Five days from now, the NJSIAA’s membership will decide whether to change the landscape of scholastic football in the state of New Jersey.
Currently, the NJSIAA has to end its public school football playoffs at the sectional championship level because of the following sentence in Article IX of the NJSIAA constituion: “No state championship, however, shall be declared in football.”
Two-thirds of the membership in attendance Monday at The Pines Manor in Edison have to vote to eliminate that one sentence in order for the NJSIAA to be allowed to play out to overall public school state group champions beginning next year.
If there is not a two-thirds vote for the constitutional change, the structure of the public school playoffs will not change from what it has been since its creation in 1974.
The concept of group champions in high school football can work. However, this playoff structure should not get the membership’s support.
A flaw in this system is that it maintains the Thanksgiving week regular-season games. While many cherish the rivalries and traditions that accompany these games, they already disrupt the postseason. And unfortunately, that disruption would only grow in the new system.
Under the new structure, the playoffs would be interrupted after three weeks of games, with two weeks of playoff games to follow. Currently, the Thanksgiving games are interrupting the playoffs after two weeks of games with just one week of sectional finals remaining.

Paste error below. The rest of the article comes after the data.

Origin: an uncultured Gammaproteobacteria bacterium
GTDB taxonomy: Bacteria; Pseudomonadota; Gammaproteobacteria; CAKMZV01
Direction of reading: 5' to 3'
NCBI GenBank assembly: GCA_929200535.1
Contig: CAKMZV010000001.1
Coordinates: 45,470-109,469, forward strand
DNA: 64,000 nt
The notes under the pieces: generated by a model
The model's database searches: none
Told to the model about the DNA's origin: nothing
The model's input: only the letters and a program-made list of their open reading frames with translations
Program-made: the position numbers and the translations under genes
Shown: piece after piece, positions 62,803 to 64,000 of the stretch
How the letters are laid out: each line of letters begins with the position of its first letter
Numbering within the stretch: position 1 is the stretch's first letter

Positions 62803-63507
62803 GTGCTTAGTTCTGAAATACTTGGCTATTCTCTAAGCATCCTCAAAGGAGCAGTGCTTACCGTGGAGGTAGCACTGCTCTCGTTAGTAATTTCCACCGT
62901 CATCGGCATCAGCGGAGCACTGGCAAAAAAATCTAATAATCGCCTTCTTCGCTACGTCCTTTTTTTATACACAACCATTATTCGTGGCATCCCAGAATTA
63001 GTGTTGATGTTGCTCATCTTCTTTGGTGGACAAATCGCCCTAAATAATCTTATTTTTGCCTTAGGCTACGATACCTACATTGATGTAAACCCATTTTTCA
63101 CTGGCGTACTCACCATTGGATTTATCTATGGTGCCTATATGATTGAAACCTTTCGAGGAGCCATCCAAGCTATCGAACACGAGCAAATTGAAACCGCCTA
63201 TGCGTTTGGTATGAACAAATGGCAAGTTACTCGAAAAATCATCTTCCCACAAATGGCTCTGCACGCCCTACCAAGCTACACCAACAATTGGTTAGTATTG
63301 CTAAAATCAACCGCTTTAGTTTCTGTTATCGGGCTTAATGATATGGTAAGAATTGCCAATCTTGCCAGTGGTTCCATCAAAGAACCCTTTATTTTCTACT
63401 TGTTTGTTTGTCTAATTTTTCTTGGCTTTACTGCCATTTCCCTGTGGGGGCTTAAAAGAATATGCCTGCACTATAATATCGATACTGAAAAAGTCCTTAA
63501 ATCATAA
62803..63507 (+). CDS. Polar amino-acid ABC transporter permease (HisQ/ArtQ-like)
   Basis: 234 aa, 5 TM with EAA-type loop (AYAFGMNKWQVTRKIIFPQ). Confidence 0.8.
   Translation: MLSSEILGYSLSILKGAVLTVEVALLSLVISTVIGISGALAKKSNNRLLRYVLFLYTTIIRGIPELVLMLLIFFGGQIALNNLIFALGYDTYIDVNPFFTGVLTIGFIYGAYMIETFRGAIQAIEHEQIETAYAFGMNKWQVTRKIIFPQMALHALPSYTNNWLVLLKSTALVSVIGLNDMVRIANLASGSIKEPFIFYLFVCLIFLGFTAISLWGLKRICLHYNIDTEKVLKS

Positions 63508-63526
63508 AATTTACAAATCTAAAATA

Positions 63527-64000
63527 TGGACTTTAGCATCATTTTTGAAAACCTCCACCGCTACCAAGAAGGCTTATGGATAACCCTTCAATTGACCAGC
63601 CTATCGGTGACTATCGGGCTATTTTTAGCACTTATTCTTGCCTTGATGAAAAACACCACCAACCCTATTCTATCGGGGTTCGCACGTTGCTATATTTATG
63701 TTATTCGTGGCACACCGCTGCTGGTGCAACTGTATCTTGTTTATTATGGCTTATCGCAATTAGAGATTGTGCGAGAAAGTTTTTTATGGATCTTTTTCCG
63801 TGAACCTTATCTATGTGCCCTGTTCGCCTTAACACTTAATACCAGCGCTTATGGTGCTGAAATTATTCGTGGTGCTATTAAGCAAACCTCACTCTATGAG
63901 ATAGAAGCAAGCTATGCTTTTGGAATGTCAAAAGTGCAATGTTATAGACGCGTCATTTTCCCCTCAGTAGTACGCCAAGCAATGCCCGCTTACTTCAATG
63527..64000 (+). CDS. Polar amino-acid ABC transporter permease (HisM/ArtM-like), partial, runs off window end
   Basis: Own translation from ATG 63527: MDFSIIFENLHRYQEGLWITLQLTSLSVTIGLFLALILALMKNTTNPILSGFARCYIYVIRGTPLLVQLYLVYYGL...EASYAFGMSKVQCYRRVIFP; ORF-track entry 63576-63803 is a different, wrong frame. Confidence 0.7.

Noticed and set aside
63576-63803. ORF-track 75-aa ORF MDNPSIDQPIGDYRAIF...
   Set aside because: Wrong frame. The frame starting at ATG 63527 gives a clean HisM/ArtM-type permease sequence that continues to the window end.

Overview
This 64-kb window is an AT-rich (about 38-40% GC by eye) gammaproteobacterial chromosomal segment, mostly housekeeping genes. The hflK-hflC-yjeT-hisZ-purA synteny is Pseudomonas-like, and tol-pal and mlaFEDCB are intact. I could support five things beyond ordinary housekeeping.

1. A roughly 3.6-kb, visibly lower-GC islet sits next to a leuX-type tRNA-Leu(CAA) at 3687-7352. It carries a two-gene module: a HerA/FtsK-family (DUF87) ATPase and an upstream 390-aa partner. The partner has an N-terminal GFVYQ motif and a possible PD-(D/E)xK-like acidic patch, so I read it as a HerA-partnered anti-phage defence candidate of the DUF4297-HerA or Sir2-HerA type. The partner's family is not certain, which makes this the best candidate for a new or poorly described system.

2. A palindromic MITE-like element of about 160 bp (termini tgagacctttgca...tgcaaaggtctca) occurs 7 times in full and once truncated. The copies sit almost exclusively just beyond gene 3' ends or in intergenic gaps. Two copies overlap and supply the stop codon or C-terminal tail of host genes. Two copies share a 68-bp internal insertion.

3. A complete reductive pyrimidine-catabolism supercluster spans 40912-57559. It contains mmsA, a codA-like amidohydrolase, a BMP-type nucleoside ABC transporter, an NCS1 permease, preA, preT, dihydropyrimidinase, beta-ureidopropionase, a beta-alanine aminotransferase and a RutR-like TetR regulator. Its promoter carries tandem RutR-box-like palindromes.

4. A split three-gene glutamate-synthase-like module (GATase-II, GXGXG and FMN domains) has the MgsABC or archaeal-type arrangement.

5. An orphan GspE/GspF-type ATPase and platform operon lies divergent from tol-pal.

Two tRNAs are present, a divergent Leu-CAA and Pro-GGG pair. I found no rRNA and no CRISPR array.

In the Shore, only two of the 17 games this week will decide divisional championships. They are Rumson-Fair Haven at Red Bank Catholic on Friday night for the Class A Central championship and Point Beach at Shore tonight (weather permitting, or Friday night if it is postponed) for the Class B Central title. Shore and Point Beach will also meet on Dec. 7 at The College of New Jersey in the Central Group I championship game.
A logical scheduling format would have all schools play nine weeks of regular-season games, with the games currently played on Thanksgiving incorporated during those nine weeks. The regular season should be done before the playoffs begin. Can you imagine a system in the National Football League where teams played several playoff games and then had to go back and play the 16th regular-season game? That would be ridiculous.
This could lead to situations where teams who do not qualify for the playoffs will have to wait three weeks for the Thanksgiving week game — an additional week on top of the two these teams could already wait. And teams with Thanksgiving games that lose in first round now have to wait one week to finish up their regular season. Under this new proposal, that grows to two weeks of inactivity.
If a team does not qualify for the postseason or gets knocked out of the playoffs, it is time to end the season, put the equipment away and give those student-athletes time to rest before moving onto a winter sport or other endeavors.